Posted on June 23, 2010
At last weeks Seminar on Jewish Teen Philanthropy we had the pleasure of hearing from alumni about how participating in a Jewish teen philanthropy program impacted them.
Julianna Storch grew up in Phoenix, Arizona. She attended the Jess Schwartz Jewish Community High School and was a founding member of the Phoenix B’nai Tzedek Youth Philanthropy board. After high school, she spent a year studying at Midreshet Lindenbaum in Jerusalem. She is a rising junior at Barnard College in New York City where she is a student admissions representative. She is an active member of the Columbia/Barnard Hillel as the head of the Hillel Community Task Force, a member of the development committee, a Jewish Life Orientation coordinator, and a LionPAC board member (Columbia University’s pro-Israel, pro-peace public affairs committee). She is currently a summer intern at Brandgenuity, a trademark licensing agency.
I want to thank Julianna for adding so much to the seminar and enabling us to share this with you. Below is the text of her prepared remarks agreeing that she delivered last week at Areyvut’s Seminar on Jewish Teen Philanthropy.
For most teens, including myself, B’nai Tzedek was our first exposure to philanthropy. Outside of witnessing our parents’ giving and learning about the value of tzedaka in Hebrew school or day school, we did not have any hands on experience with giving away money to those in need. B’nai Tzedek provided me with a hands-on introduction to the world of philanthropy. And as the first taste of giving for teens, it provides a positive experience of giving made easy.
I learned a tremendous amount during my two years on the B’nai Tzedek board through speakers, seminars and field trips. I became more financially literate. I learned how to find charitable organizations that were in line with my passions and values. And I learned how to research those organizations and ask the right questions to find out about the work they do and how they make use of their donations.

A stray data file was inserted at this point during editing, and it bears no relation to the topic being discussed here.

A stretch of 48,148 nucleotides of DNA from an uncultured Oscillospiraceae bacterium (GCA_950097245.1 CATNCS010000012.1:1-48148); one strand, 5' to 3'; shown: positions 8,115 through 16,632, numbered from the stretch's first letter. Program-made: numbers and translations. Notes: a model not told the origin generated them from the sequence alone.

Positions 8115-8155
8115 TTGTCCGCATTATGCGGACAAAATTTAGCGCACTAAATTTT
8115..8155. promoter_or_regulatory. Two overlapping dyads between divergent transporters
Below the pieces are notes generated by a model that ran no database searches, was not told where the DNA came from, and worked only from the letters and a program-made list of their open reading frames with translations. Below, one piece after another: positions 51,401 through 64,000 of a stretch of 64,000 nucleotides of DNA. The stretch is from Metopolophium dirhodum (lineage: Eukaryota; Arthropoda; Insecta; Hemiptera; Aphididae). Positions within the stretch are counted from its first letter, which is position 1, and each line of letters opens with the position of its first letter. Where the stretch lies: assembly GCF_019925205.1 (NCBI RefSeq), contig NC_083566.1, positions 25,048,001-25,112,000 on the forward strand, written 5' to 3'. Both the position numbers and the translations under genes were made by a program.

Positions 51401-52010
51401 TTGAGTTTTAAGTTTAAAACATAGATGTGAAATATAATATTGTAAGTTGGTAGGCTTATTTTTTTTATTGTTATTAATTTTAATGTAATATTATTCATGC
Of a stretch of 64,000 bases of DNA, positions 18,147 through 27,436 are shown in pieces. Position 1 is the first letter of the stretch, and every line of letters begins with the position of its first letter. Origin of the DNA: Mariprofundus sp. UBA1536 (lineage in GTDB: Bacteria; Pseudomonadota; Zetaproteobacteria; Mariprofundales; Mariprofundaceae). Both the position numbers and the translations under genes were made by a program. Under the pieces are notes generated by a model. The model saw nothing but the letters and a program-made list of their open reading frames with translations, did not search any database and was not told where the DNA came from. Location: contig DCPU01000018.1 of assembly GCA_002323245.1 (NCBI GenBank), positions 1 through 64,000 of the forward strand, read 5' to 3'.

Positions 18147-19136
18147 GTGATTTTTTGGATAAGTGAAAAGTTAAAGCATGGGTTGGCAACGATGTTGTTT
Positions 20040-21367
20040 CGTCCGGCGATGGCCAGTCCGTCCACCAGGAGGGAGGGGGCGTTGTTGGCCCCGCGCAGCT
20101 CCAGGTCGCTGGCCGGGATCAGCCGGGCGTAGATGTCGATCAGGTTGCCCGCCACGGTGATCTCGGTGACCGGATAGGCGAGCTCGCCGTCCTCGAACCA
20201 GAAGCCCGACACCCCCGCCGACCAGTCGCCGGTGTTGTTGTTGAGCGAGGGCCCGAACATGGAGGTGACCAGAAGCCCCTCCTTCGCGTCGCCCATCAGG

But the most important lessons learned were those that I learned by doing. I learned that tzedaka is not just an ideal. It is something that we do, a part of our daily life. The asked question at B’nai Tzedek was not “Will I give?”, rather, “who will I give to?”. The program instills teens with the value of tzedaka and the routine of giving that will hopefully continue for many years to come.
And through involvement in B’nai Tzedek, teens join a community of givers. They learn that philanthropy is an integral part of their Jewish identities. And tzedaka is something that can connect us all to the greater Jewish community. B’nai Tzedek brought together teens from different facets of the Phoenix Jewish community. It brought us together around the common mitzvah of tzedaka. In doing so, it promoted a cohesive, pluralistic Jewish community.
The practical knowledge that I attained in B’nai tzedek along with the experience in a diverse Jewish community united around the value and practice of philanthropy prepared me for continued Jewish communal work.
From my experience on the board I learned that we can best foster a cohesive Jewish community when we focus together on a common goal. This encouraged me to find other common goals and activities that can unite my large and diverse Jewish community on Columbia’s campus. And my work with the foundation and charity organizations prepared me for work on the Columbia/Barnard Hillel’s development committee to approach fundraising from a 360 degree angle. As a board member of B’nai Tzedek’s new and growing program, I learned fundraising skills from our endeavors to rally support from community members. And as a teen philanthropist, I learned to look at an organization from the giver’s lens and am now better able to present our Hillel to donors. I know to examine and focus on our goals as an organization, how the work we do achieves such goals, and how philanthropy from others enables us to do so.
I am confident that my experience with B’nai Tzedek will continue to help me in the future in my communal work both inside an outside of the Jewish community. And as an individual, I am constantly encouraged to think deeper about philanthropy and explore new and different organizations in need when I receive my B’nai Tzedek donation form in the mail every year.